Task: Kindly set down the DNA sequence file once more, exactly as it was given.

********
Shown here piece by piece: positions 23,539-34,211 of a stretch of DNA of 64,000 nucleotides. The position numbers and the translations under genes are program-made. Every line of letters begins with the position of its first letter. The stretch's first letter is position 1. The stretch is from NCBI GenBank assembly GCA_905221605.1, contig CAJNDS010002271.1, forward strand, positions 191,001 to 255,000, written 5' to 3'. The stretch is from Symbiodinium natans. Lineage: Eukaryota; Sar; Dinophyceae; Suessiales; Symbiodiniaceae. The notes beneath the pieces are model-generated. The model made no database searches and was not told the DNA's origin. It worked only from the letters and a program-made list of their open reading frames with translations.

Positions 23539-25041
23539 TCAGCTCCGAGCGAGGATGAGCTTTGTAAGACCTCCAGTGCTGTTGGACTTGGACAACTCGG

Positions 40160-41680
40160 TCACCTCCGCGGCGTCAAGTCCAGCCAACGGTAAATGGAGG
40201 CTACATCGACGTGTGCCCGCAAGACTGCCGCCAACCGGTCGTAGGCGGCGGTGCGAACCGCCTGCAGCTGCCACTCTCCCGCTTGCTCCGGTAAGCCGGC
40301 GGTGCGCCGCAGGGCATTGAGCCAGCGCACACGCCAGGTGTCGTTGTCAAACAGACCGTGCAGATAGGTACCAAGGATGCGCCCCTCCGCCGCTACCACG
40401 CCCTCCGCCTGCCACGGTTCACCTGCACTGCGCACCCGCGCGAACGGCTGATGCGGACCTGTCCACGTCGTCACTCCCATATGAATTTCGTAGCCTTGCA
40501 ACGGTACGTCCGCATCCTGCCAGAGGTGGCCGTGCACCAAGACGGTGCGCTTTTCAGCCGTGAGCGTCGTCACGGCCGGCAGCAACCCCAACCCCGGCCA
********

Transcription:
Shown here piece by piece: positions 23,539-34,211 of a stretch of DNA of 64,000 nucleotides. The position numbers and the translations under genes are program-made. Every line of letters begins with the position of its first letter. The stretch's first letter is position 1. The stretch is from NCBI GenBank assembly GCA_905221605.1, contig CAJNDS010002271.1, forward strand, positions 191,001 to 255,000, written 5' to 3'. The stretch is from Symbiodinium natans. Lineage: Eukaryota; Sar; Dinophyceae; Suessiales; Symbiodiniaceae. The notes beneath the pieces are model-generated. The model made no database searches and was not told the DNA's origin. It worked only from the letters and a program-made list of their open reading frames with translations.

Positions 23539-25041
23539 TCAGCTCCGAGCGAGGATGAGCTTTGTAAGACCTCCAGTGCTGTTGGACTTGGACAACTCGG

Positions 40160-41680
40160 TCACCTCCGCGGCGTCAAGTCCAGCCAACGGTAAATGGAGG
40201 CTACATCGACGTGTGCCCGCAAGACTGCCGCCAACCGGTCGTAGGCGGCGGTGCGAACCGCCTGCAGCTGCCACTCTCCCGCTTGCTCCGGTAAGCCGGC
40301 GGTGCGCCGCAGGGCATTGAGCCAGCGCACACGCCAGGTGTCGTTGTCAAACAGACCGTGCAGATAGGTACCAAGGATGCGCCCCTCCGCCGCTACCACG
40401 CCCTCCGCCTGCCACGGTTCACCTGCACTGCGCACCCGCGCGAACGGCTGATGCGGACCTGTCCACGTCGTCACTCCCATATGAATTTCGTAGCCTTGCA
40501 ACGGTACGTCCGCATCCTGCCAGAGGTGGCCGTGCACCAAGACGGTGCGCTTTTCAGCCGTGAGCGTCGTCACGGCCGGCAGCAACCCCAACCCCGGCCA